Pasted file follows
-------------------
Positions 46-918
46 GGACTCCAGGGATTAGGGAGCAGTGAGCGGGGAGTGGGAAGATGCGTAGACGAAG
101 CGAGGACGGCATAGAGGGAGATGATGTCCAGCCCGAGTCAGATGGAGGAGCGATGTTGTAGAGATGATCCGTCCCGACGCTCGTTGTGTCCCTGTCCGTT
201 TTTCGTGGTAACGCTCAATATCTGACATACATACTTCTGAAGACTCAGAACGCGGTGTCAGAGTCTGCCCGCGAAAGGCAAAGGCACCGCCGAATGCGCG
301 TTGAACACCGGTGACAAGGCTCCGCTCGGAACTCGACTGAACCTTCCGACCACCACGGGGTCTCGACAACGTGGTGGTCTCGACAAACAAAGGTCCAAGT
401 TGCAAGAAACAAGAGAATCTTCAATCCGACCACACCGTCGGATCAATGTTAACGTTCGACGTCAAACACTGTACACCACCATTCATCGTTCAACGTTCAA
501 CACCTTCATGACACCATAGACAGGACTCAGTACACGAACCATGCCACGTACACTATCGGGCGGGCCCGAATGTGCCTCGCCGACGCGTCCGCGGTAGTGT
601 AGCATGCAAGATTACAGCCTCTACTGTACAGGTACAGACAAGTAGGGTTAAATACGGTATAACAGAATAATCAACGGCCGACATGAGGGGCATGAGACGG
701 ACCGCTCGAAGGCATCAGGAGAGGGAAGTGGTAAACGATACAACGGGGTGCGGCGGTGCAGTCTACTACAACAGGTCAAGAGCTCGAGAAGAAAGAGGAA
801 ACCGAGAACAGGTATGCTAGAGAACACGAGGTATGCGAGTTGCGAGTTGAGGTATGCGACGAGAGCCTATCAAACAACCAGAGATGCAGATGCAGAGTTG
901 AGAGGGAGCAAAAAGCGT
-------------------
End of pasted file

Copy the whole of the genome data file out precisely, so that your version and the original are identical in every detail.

Positions 46-918
46 GGACTCCAGGGATTAGGGAGCAGTGAGCGGGGAGTGGGAAGATGCGTAGACGAAG
101 CGAGGACGGCATAGAGGGAGATGATGTCCAGCCCGAGTCAGATGGAGGAGCGATGTTGTAGAGATGATCCGTCCCGACGCTCGTTGTGTCCCTGTCCGTT
201 TTTCGTGGTAACGCTCAATATCTGACATACATACTTCTGAAGACTCAGAACGCGGTGTCAGAGTCTGCCCGCGAAAGGCAAAGGCACCGCCGAATGCGCG
301 TTGAACACCGGTGACAAGGCTCCGCTCGGAACTCGACTGAACCTTCCGACCACCACGGGGTCTCGACAACGTGGTGGTCTCGACAAACAAAGGTCCAAGT
401 TGCAAGAAACAAGAGAATCTTCAATCCGACCACACCGTCGGATCAATGTTAACGTTCGACGTCAAACACTGTACACCACCATTCATCGTTCAACGTTCAA
501 CACCTTCATGACACCATAGACAGGACTCAGTACACGAACCATGCCACGTACACTATCGGGCGGGCCCGAATGTGCCTCGCCGACGCGTCCGCGGTAGTGT
601 AGCATGCAAGATTACAGCCTCTACTGTACAGGTACAGACAAGTAGGGTTAAATACGGTATAACAGAATAATCAACGGCCGACATGAGGGGCATGAGACGG
701 ACCGCTCGAAGGCATCAGGAGAGGGAAGTGGTAAACGATACAACGGGGTGCGGCGGTGCAGTCTACTACAACAGGTCAAGAGCTCGAGAAGAAAGAGGAA
801 ACCGAGAACAGGTATGCTAGAGAACACGAGGTATGCGAGTTGCGAGTTGAGGTATGCGACGAGAGCCTATCAAACAACCAGAGATGCAGATGCAGAGTTG
901 AGAGGGAGCAAAAAGCGT